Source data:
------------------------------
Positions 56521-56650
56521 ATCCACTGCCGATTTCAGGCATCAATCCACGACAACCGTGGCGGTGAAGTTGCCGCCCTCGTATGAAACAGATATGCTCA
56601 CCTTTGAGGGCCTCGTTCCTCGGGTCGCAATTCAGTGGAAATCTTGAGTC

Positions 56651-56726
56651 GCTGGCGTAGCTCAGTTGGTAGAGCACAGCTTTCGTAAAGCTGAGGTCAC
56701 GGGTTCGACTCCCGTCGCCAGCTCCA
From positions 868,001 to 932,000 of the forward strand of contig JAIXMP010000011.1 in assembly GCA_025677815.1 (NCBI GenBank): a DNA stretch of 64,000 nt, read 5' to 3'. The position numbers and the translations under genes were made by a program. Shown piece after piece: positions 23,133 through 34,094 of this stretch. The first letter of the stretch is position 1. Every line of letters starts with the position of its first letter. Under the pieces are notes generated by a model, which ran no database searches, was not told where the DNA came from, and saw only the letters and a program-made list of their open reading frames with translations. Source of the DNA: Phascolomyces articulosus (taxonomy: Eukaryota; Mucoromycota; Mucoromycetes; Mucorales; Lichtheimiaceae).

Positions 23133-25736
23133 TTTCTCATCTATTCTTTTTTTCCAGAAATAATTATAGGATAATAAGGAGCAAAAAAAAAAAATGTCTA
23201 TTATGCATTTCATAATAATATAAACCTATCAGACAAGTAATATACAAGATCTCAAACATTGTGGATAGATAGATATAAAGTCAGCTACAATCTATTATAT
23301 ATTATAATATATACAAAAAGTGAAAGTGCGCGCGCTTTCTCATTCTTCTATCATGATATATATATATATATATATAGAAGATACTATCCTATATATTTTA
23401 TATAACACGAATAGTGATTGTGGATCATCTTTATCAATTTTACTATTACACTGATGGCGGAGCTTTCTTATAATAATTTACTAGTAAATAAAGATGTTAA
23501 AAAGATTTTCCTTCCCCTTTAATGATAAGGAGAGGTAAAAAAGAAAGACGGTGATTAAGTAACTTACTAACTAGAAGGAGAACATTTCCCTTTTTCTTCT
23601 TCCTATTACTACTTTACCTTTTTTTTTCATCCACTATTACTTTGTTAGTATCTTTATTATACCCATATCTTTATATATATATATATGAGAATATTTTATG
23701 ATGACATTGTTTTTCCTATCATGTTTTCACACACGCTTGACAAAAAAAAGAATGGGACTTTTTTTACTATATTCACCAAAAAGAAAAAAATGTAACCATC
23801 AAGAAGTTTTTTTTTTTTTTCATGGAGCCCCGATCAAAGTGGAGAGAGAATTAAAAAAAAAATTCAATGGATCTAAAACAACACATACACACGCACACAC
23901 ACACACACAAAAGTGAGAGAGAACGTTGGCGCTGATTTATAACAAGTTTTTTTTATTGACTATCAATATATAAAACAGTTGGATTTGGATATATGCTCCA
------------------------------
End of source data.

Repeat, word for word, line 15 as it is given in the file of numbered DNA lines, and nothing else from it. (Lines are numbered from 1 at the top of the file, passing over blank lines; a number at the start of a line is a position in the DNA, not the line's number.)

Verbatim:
23701 ATGACATTGTTTTTCCTATCATGTTTTCACACACGCTTGACAAAAAAAAGAATGGGACTTTTTTTACTATATTCACCAAAAAGAAAAAAATGTAACCATC